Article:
Engadget reports on the development of new solar cell technology that could allow solar panels to generate power from both sunlight and rain, by incorporating a thin layer of graphene. The approach has some way to go before becoming viable but it could encourage wider instalation of solar panels in climates with more variable weather.
Engadget features a prototype diabetes patch that monitors blood sugar levels and releases insulin when required. The early-stage smart patch measures the wearer’s temperature along with pH and chemicals released in perspiration and administers the right amount of insulin when needed.
Inhabitat features the development of a graphene water filter that is much faster than existing solutions, and can filter out anything larger than one nanometer, including bacteria and viruses.
Engadget reports on the use of graphene to create the equivalent of indoor solar cells that can capture energy from light and other sources such as mobile phones and microwaves.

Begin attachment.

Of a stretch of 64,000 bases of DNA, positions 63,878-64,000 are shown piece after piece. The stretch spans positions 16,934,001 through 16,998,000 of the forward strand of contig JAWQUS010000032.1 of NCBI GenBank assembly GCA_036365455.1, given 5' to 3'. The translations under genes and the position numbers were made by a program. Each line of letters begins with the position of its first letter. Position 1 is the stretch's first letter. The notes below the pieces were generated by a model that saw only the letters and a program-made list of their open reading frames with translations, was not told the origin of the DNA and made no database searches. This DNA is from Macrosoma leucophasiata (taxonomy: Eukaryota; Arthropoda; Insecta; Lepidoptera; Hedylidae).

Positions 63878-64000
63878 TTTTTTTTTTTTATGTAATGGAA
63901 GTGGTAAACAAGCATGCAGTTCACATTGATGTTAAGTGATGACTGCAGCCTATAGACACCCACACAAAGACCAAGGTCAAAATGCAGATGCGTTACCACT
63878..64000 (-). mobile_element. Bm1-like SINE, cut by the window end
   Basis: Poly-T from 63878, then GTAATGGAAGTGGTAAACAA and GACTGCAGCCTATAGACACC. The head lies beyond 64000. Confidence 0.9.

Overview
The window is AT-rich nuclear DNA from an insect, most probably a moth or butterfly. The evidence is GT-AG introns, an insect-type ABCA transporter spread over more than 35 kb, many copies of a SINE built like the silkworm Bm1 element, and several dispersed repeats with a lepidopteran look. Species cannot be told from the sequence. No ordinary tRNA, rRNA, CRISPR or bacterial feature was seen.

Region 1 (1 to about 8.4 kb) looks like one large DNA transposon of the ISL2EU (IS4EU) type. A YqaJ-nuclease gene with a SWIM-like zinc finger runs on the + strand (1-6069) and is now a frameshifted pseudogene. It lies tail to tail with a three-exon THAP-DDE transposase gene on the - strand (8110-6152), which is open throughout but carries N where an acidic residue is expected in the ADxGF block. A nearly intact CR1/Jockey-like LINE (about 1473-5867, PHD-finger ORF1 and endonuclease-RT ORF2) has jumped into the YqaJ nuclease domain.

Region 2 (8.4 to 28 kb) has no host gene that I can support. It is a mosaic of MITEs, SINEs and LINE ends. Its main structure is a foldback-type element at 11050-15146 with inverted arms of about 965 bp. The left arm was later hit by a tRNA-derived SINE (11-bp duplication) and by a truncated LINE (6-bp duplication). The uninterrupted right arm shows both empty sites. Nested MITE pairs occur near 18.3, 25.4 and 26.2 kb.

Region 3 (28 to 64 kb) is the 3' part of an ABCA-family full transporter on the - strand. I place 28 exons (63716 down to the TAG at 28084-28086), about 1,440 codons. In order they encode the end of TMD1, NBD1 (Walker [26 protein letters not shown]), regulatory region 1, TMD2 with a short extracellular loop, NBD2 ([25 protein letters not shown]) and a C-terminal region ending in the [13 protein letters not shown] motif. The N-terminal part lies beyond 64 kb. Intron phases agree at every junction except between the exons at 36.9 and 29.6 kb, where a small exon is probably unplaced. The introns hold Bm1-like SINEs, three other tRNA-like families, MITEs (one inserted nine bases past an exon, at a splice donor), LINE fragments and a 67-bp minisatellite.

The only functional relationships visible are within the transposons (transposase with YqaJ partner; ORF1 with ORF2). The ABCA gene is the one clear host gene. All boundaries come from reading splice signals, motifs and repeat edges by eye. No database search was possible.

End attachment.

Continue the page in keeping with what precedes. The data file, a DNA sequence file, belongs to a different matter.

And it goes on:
CleanTechnica reports on research at Brookhaven National Laboratory that has stumbled upon a way to integrate graphene efficiently into soda-lime glass, which could lead to cheaper and more efficient solar panels:
“…graphene’s high conductivity and transparency make it a very promising candidate as a transparent, conductive electrode to replace the relatively brittle and expensive indium tin oxide (ITO) in applications such as solar cells, organic light emitting diodes (OLEDs), flat panel displays, and touch screens.”
TechCrunch reports on research into the use of graphene for brain implants: “it could be used to make highly effective, flexible brain implants in future — biodevices that avoid the loss of signal problem associated with the scar tissue that can form around modern electrodes made from more rigid substances, such as silicon and tungsten.”
Although graphene implants would require much further research (including regarding toxicity) graphene electrodes could allow “the restoration of sensory functions for amputee or paralysed patients, for example, or to help individuals with motor disorders such as epilepsy or Parkinson’s disease.”